Any way of auto starting Plank if you are not in Wayland?

So bash script options?

Query if Wayland is not running,
then start Plank at login.

Would probably use in a single command line in startup applications.

so if variable return confirms no wayland | PLANK


Any suggestions ?

This might help:

if [ "$XDG_SESSION_TYPE" = x11 ]; then
    echo "Yep.  X11"
    echo "Nope. Not X11"


If i’d riff off MarkofCain, I’m using this one:

if [[ $DisplayType == 'X11' ]]; then
	echo "Yep.  X11"
	echo "Nope. Not X11"

So if I wanted to reduce that to a single command to put in auto run of Gnome / KDE / Budgie

if [ “$XDG_SESSION_TYPE” = x11 ]; then &Plank

Should do it?

Or would I need to pipe the result using | ?

I just gave this a go on a Debian VM with my custom XFCE build and I ran into a few problems…

  • The XDG_SESSION_TYPE environment variable was set to tty because I started XFCE from tty (because i’m a weirdo) so the if statement wouldn’t work
  • If I ran plank by itself it errored which I fixed by passing it the variable during execution XDG_SESSION_TYPE=x11 plank

You also asked to only start plank if it wasn’t running so I added a pidof test.

This’d be the one-liner in POSIX:

[ "$XDG_SESSION_TYPE" = 'x11' ] && [ -z "$(pidof plank)" ] && plank &

If it doesn’t work for you (because of the forementioned), use this: (Wayland shouldn’t have a value for $DISPLAY)

[ -n "$DISPLAY" ] && [ -z "$(pidof plank)" ] && XDG_SESSION_TYPE=x11 plank &
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So Debian uses Dash in place of Bash don’t they?

What is the difference?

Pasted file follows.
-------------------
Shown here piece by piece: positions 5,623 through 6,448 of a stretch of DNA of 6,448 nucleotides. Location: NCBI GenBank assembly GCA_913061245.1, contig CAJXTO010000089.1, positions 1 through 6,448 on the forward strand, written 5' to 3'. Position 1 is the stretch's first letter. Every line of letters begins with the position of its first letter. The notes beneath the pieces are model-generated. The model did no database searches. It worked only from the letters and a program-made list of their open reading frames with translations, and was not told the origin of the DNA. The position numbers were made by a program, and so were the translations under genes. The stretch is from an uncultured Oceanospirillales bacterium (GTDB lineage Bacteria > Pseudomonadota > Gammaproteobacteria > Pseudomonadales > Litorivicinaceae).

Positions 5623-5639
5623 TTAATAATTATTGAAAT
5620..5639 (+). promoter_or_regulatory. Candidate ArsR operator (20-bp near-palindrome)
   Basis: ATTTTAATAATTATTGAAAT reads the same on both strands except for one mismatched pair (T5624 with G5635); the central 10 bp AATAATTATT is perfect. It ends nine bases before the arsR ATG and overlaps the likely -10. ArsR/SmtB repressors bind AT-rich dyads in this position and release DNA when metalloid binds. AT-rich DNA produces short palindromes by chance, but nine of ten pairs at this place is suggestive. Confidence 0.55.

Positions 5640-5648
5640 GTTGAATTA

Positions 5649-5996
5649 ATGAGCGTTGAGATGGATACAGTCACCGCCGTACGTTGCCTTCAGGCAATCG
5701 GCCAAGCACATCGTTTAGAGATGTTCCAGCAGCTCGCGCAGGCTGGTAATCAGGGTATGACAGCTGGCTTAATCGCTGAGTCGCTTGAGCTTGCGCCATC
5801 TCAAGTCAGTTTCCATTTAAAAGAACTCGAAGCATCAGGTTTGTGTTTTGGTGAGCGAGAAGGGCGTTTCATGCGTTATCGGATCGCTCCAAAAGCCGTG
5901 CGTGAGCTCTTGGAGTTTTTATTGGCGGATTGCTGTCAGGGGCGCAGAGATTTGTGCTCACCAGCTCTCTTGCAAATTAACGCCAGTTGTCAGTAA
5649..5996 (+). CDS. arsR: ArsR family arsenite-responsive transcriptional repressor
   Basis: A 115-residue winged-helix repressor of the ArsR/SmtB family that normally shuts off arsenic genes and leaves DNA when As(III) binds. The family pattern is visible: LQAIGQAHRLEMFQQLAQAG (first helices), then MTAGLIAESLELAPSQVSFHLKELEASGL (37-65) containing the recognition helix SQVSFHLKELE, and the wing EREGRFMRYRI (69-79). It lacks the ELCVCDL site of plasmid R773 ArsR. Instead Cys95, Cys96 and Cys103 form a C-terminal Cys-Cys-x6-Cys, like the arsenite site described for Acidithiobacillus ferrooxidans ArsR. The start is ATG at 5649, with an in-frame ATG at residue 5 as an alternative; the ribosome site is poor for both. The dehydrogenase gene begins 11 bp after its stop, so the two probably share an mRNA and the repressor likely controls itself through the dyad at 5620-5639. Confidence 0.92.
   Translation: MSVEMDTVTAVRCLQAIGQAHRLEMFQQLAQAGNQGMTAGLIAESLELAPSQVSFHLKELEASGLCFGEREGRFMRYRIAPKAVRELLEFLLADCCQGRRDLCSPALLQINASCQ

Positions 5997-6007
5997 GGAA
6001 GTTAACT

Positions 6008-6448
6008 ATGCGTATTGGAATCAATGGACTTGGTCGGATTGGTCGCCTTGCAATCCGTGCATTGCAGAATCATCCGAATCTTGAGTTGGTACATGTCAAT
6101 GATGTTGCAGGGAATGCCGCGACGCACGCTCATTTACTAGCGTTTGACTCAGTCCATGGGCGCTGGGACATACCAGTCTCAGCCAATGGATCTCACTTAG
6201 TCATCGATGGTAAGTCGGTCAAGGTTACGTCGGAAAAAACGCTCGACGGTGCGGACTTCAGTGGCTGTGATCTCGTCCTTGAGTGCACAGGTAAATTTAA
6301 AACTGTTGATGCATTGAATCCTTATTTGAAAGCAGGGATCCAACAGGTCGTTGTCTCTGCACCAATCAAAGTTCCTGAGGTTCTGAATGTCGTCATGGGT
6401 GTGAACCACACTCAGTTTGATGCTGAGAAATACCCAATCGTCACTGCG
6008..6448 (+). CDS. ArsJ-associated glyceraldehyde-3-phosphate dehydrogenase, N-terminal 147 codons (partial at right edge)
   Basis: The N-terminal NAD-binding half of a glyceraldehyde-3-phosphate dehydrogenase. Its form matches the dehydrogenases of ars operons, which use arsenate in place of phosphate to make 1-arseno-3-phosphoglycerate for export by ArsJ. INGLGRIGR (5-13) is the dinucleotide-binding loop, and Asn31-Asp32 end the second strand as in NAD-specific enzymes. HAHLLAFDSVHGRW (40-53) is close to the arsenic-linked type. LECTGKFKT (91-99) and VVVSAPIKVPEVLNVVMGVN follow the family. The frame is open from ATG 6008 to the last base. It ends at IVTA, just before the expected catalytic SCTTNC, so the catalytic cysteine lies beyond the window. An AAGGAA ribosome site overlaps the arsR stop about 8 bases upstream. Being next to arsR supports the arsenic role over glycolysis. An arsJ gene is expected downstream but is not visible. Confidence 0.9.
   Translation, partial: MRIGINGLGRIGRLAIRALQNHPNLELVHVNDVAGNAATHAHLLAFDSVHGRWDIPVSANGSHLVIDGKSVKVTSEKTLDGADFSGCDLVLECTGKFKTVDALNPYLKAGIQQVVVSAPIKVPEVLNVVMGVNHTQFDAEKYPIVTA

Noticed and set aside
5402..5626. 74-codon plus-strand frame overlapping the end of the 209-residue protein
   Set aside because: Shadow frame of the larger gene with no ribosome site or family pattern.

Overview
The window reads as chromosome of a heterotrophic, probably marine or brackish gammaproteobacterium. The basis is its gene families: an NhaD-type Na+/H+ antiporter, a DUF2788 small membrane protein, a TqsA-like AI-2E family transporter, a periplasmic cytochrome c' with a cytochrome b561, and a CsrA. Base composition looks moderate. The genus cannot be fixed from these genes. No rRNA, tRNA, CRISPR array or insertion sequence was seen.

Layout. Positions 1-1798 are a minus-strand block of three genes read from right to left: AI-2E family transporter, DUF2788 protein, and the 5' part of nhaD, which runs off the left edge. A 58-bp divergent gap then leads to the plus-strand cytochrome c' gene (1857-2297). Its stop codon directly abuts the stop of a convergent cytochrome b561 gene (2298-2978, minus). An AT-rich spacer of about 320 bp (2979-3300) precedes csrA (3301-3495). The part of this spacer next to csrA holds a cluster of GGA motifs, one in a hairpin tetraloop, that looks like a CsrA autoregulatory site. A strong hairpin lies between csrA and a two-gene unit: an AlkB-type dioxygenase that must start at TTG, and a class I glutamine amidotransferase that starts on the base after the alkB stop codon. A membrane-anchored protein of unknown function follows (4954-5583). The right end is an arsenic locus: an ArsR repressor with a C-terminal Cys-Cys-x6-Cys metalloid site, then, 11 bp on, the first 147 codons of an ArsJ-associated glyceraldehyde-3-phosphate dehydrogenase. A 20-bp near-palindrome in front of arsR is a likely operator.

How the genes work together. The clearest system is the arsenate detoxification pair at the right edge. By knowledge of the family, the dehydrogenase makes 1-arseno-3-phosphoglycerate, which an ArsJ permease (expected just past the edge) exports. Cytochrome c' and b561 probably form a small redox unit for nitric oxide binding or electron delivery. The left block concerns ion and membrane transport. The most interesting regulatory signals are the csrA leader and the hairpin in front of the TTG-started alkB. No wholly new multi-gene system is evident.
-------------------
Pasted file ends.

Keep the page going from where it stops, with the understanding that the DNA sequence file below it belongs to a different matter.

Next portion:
Is there anything that Bash will do that Dash won’t?

Just wondering if commands should be tested under both shell environments?

The following is my opinion within the limits of my understanding…

The two most common shell languages are POSIX script and BASH. BASH script needs to be run by bash (generally speaking) but POSIX script can be run in any shell that’s POSIX compliant. Fedora for example interprets POSIX script using bash where Debian as you pointed out uses dash.

Every *nix OS can run POSIX script and almost every *nix OS can run BASH. When you open a terminal or execute a script without a header, it’ll almost always be run in BASH unless #!/bin/sh or #!/bin/dash is at the top. Short answer is Debian has both.

As for speed and “better-ness”… this is where things get complicated…

dash is extremely fast but it’s also extremely limited as a language so you almost immediately have to lean on spinning up GNU tools and other programs to fill in the gaps if you want to get anything done. While these tools are often written in C and VERY fast compared to BASH… if you need to use subshells $() or do repeat quick operations it becomes extremely slow (sometimes by 10x to 20x by comparison) because of the overhead of having to launch the processes and interpretation of the arguments.

POSIX script can also make things harder to diagnose because it’s easy to end up in pipe hell and requires you know how to use a bunch of separate full featured programs all with their own unique quirks instead of one unified language of simple tools.

There’s a lot more to it… for example if you wanted the highest possible guarantee something with run everywhere then POSIX is the way to go but depending on what the script does it might require you add a ton of dependencies you wouldn’t need in BASH.

It’s good to use both and while most scripts run so fast it doesn’t mean anything to a human, sometimes there’s definitely a better one to use.

1 Like

Good summary, I think !

Not being an expert in these things of course


Dude! Ingenious method of testing for truth and only moving forward when the conditions are satisfied. My quest for knowledge is done for the day.